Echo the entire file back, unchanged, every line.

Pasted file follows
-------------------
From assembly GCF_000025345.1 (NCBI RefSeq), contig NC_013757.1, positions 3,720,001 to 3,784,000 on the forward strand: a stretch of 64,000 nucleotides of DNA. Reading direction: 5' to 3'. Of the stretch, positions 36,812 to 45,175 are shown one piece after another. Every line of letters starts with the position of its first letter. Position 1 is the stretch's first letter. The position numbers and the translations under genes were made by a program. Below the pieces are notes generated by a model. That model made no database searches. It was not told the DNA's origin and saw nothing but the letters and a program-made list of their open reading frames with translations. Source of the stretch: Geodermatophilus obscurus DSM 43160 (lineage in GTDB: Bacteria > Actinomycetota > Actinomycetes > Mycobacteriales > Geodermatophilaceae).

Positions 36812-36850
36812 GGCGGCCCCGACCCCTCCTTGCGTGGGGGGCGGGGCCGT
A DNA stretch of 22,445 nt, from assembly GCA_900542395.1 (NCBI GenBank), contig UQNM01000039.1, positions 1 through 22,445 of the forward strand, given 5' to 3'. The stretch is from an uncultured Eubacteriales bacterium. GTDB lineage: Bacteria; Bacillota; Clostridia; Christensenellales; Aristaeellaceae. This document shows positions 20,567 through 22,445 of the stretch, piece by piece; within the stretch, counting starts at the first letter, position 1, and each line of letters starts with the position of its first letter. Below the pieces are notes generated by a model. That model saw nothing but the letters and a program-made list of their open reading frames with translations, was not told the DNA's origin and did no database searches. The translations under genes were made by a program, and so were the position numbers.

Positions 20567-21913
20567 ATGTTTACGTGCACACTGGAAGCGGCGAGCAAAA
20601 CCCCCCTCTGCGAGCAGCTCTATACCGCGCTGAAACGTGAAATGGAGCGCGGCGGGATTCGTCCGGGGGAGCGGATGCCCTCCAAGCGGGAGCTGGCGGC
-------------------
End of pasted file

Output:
From assembly GCF_000025345.1 (NCBI RefSeq), contig NC_013757.1, positions 3,720,001 to 3,784,000 on the forward strand: a stretch of 64,000 nucleotides of DNA. Reading direction: 5' to 3'. Of the stretch, positions 36,812 to 45,175 are shown one piece after another. Every line of letters starts with the position of its first letter. Position 1 is the stretch's first letter. The position numbers and the translations under genes were made by a program. Below the pieces are notes generated by a model. That model made no database searches. It was not told the DNA's origin and saw nothing but the letters and a program-made list of their open reading frames with translations. Source of the stretch: Geodermatophilus obscurus DSM 43160 (lineage in GTDB: Bacteria > Actinomycetota > Actinomycetes > Mycobacteriales > Geodermatophilaceae).

Positions 36812-36850
36812 GGCGGCCCCGACCCCTCCTTGCGTGGGGGGCGGGGCCGT
A DNA stretch of 22,445 nt, from assembly GCA_900542395.1 (NCBI GenBank), contig UQNM01000039.1, positions 1 through 22,445 of the forward strand, given 5' to 3'. The stretch is from an uncultured Eubacteriales bacterium. GTDB lineage: Bacteria; Bacillota; Clostridia; Christensenellales; Aristaeellaceae. This document shows positions 20,567 through 22,445 of the stretch, piece by piece; within the stretch, counting starts at the first letter, position 1, and each line of letters starts with the position of its first letter. Below the pieces are notes generated by a model. That model saw nothing but the letters and a program-made list of their open reading frames with translations, was not told the DNA's origin and did no database searches. The translations under genes were made by a program, and so were the position numbers.

Positions 20567-21913
20567 ATGTTTACGTGCACACTGGAAGCGGCGAGCAAAA
20601 CCCCCCTCTGCGAGCAGCTCTATACCGCGCTGAAACGTGAAATGGAGCGCGGCGGGATTCGTCCGGGGGAGCGGATGCCCTCCAAGCGGGAGCTGGCGGC